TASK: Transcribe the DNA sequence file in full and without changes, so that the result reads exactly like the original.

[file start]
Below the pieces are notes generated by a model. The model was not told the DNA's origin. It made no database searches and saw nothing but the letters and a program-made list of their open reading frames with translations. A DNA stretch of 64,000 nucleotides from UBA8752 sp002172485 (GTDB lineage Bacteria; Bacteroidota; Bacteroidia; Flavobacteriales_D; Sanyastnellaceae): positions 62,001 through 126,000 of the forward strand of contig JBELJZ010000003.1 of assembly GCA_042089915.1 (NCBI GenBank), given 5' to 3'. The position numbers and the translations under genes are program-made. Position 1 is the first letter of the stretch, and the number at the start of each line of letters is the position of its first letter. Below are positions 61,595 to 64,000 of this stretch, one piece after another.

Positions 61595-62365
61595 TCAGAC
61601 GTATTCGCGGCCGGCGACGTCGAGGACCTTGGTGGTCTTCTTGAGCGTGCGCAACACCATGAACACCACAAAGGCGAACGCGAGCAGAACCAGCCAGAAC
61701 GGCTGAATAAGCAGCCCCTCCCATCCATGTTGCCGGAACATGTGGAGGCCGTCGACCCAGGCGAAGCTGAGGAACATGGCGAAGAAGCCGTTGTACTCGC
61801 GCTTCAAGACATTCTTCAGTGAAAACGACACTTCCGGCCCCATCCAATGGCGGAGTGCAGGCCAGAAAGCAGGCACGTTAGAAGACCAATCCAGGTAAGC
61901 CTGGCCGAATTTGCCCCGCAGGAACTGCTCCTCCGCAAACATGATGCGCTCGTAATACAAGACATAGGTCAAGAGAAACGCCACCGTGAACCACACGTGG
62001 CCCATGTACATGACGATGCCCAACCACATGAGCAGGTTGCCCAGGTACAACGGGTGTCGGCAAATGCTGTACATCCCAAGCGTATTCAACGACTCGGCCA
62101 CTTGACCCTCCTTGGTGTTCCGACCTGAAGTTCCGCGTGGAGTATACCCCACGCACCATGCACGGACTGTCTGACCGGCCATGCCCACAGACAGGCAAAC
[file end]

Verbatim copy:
Below the pieces are notes generated by a model. The model was not told the DNA's origin. It made no database searches and saw nothing but the letters and a program-made list of their open reading frames with translations. A DNA stretch of 64,000 nucleotides from UBA8752 sp002172485 (GTDB lineage Bacteria; Bacteroidota; Bacteroidia; Flavobacteriales_D; Sanyastnellaceae): positions 62,001 through 126,000 of the forward strand of contig JBELJZ010000003.1 of assembly GCA_042089915.1 (NCBI GenBank), given 5' to 3'. The position numbers and the translations under genes are program-made. Position 1 is the first letter of the stretch, and the number at the start of each line of letters is the position of its first letter. Below are positions 61,595 to 64,000 of this stretch, one piece after another.

Positions 61595-62365
61595 TCAGAC
61601 GTATTCGCGGCCGGCGACGTCGAGGACCTTGGTGGTCTTCTTGAGCGTGCGCAACACCATGAACACCACAAAGGCGAACGCGAGCAGAACCAGCCAGAAC
61701 GGCTGAATAAGCAGCCCCTCCCATCCATGTTGCCGGAACATGTGGAGGCCGTCGACCCAGGCGAAGCTGAGGAACATGGCGAAGAAGCCGTTGTACTCGC
61801 GCTTCAAGACATTCTTCAGTGAAAACGACACTTCCGGCCCCATCCAATGGCGGAGTGCAGGCCAGAAAGCAGGCACGTTAGAAGACCAATCCAGGTAAGC
61901 CTGGCCGAATTTGCCCCGCAGGAACTGCTCCTCCGCAAACATGATGCGCTCGTAATACAAGACATAGGTCAAGAGAAACGCCACCGTGAACCACACGTGG
62001 CCCATGTACATGACGATGCCCAACCACATGAGCAGGTTGCCCAGGTACAACGGGTGTCGGCAAATGCTGTACATCCCAAGCGTATTCAACGACTCGGCCA
62101 CTTGACCCTCCTTGGTGTTCCGACCTGAAGTTCCGCGTGGAGTATACCCCACGCACCATGCACGGACTGTCTGACCGGCCATGCCCACAGACAGGCAAAC